2006 REFLECTIONS OF HOPE AWARD RECIPIENT NAMED
OKLAHOMA CITY — The Oklahoma City National Memorial & Museum will honor the humanitarian efforts of Durga Ghimire, co-founder of Tamakoshi Service Society (TSS), a community-based organization improving the lives of marginalized people in Ramechhap, Nepal, as the recipient of the 2006 Reflections of Hope Award. The award, established in 2005 as part of the 10th anniversary commemoration of the Oklahoma City Bombing, honors a living person or group whose extraordinary work has significantly impacted a community, state or nation. It also exemplifies that hope not only survives but also thrives in the wake of political violence.
Ghimire will be honored at a reception and dinner on April 19, 2006, at the Meinders Hall of Mirrors, Civic Center Music Hall in Oklahoma City. This prestigious international award also includes a $25,000 honorarium. In addition, Ghimire will partner with the Memorial & Museum in its education and outreach programs in the coming year.
“It is truly an honor for us to recognize Durga for the amazing work she does to provide hope and empowerment to families in her part of the world,” said Kari Watkins, Oklahoma City National Memorial Executive Director. “Her work exemplifies the hope that comes in the wake of adversity and the life-changing effect it can have on a community.”
In the midst of civil war in Nepal, where widespread intimidation, coercion and human rights abuses are prevalent, Ghimire and her husband Jagdish grew this voluntary grassroots organization to over 6,000 members in 40 villages, providing basic services in preventative and reproductive health care, sustainable agriculture, water supply and income generation through rural micro-enterprise. With no government aid, and with the help of only a few external agencies including World Neighbors, TSS is the only agency providing these essential services in the Maoist guerilla controlled areas of Ramechhap.
The Reflections of Hope Award was created by the Oklahoma City National Memorial Foundation to recognize those who find and, by their actions, exemplify hope in the midst of tragedy, respond selflessly and give of themselves to improve the lives of others. The inaugural recipient was the Voice of Afghan Women Radio, Kabul’s first radio station managed by women, represented by Jamila Mujahid and Najiba Maram. Since winning the award, the women have continued their work in giving the women of Afghanistan a voice in their new democracy and are hard at work expanding their organization to include television broadcasts as well.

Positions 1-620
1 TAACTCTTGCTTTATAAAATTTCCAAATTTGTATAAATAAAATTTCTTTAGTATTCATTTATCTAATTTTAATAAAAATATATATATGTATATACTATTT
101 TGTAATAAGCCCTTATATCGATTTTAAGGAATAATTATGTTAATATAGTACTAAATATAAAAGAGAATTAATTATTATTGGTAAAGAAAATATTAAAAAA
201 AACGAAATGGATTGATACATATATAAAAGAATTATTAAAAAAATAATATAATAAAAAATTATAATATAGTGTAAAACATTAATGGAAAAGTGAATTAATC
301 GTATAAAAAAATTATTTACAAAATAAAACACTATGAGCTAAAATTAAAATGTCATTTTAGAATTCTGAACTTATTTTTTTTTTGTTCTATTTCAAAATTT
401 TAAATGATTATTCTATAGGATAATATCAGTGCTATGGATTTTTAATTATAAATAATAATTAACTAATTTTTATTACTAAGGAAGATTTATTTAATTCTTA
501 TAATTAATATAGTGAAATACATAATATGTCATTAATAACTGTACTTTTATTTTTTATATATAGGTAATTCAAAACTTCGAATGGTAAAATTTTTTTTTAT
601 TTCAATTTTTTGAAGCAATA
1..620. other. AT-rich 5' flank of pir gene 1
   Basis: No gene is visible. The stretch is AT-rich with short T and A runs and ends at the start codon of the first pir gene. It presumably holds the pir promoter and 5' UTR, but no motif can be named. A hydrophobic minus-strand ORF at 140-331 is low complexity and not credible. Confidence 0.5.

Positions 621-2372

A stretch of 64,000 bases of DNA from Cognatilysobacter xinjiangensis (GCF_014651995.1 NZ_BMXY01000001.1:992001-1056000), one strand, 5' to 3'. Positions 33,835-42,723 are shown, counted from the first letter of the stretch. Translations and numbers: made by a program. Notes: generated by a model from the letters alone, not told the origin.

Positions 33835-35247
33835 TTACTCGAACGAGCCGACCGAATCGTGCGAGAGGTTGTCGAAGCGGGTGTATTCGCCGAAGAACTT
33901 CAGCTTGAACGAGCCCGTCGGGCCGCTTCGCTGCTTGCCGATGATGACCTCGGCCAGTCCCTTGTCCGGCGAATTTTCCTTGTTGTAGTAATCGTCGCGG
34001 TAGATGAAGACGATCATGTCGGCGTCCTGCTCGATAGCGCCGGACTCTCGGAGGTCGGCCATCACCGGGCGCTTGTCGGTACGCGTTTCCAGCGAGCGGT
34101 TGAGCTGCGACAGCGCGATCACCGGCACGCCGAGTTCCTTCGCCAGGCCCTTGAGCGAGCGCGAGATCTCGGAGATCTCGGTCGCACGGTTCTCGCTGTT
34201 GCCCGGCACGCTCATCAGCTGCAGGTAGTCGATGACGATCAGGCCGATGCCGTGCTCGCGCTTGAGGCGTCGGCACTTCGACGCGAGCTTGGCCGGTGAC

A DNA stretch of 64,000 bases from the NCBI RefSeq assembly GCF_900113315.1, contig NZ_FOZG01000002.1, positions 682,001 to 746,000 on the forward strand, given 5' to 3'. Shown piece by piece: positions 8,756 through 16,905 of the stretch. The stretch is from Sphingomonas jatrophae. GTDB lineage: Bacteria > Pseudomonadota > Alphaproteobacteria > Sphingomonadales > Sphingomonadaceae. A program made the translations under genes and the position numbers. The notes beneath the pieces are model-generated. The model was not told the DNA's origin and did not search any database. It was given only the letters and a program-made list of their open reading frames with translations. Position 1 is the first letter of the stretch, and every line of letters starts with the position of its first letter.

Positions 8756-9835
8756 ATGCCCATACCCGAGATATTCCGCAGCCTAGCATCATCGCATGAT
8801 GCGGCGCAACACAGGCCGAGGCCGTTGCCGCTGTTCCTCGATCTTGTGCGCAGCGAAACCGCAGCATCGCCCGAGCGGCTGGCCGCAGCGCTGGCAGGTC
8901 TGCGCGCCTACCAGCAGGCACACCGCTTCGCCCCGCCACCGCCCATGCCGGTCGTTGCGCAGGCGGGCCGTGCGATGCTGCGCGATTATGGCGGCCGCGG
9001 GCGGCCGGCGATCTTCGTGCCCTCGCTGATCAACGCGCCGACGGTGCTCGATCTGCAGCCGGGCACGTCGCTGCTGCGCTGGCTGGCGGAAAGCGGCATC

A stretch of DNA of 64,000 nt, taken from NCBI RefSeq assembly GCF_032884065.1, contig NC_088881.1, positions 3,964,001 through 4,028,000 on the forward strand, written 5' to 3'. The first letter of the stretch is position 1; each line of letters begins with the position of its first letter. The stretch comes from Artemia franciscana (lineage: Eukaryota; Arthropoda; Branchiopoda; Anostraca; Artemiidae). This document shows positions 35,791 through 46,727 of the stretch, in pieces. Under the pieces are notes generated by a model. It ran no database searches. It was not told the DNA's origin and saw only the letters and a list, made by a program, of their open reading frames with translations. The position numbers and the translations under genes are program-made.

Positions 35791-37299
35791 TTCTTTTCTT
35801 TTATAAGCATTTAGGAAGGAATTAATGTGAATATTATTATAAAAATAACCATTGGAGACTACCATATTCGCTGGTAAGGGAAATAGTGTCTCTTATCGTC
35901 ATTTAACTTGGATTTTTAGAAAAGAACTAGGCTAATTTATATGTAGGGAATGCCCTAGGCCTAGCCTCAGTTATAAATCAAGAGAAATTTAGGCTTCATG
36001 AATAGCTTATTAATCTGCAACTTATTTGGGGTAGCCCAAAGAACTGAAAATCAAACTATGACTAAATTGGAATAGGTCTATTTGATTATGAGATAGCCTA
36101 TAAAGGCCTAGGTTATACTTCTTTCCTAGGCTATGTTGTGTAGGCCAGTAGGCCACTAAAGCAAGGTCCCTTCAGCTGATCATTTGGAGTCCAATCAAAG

The 2006 selection committee included the following:
• Kim Henry, First Lady of Oklahoma, Honorary Chair
• Linda P. Lambert, Chair, Former Chair, Oklahoma City National Memorial & Museum
• Justice Sandra Day O’Connor, Supreme Court of the United States
• Barbara K. Bodine, Executive Director, The Middle East Governance Initiative, former U.S. Ambassador to Yemen
• Prudence Bushnell, former U.S. Ambassador to the Republic of Kenya
• Oscar Castaneda, Area Program Director, Latin American Caribbean Program, Heifer International
• Dr. Arun Gandhi, International peace advocate
• Judge Robert Henry, United State Court of Appeals, 10th Circuit
• Dr. N. Scott Momaday, Pulitzer Prize winner, poet, author, artist
• Polly Nichols, Survivor, Former Chair, Oklahoma City National Memorial Foundation
• Anthony Shadid, Pulitzer Prize winner, Islamic Affairs Correspondent, Washington Post, author
• Jim Tolbert, bookseller, community volunteer
• Jane Vessels, Assistant Editor, National Geographic
• Kari Watkins, Executive Director, Oklahoma City National Memorial & Museum
Tickets to the dinner are $168 per person, and can be reserved by calling Toni Clopton at 405.235.3313. The Reflections of Hope Award is made possible through the generous support of the Donald W. Reynolds Foundation.
The Oklahoma City National Memorial & Museum was created to honor “those who were killed, those who survived and those changed forever” by the 1995 bombing of the Alfred P. Murrah Federal Building in Oklahoma City. The Memorial and Museum are dedicated to educating visitors about the impact of violence, informing about events surrounding the bombing, and inspiring hope and healing through lessons learned by those affected.
For more information on the Oklahoma City National Memorial & Museum, call 888.542.HOPE or visit www.oklahomacitynationalmemorial.org.
To schedule an interview with Ghimire during the time she is in Oklahoma City in April, contact Nancy Coggins at 405.235.3313.
620 N. Harvey, Oklahoma City | 405.235.3313 888.542.HOPE
©2011 Oklahoma City National Memorial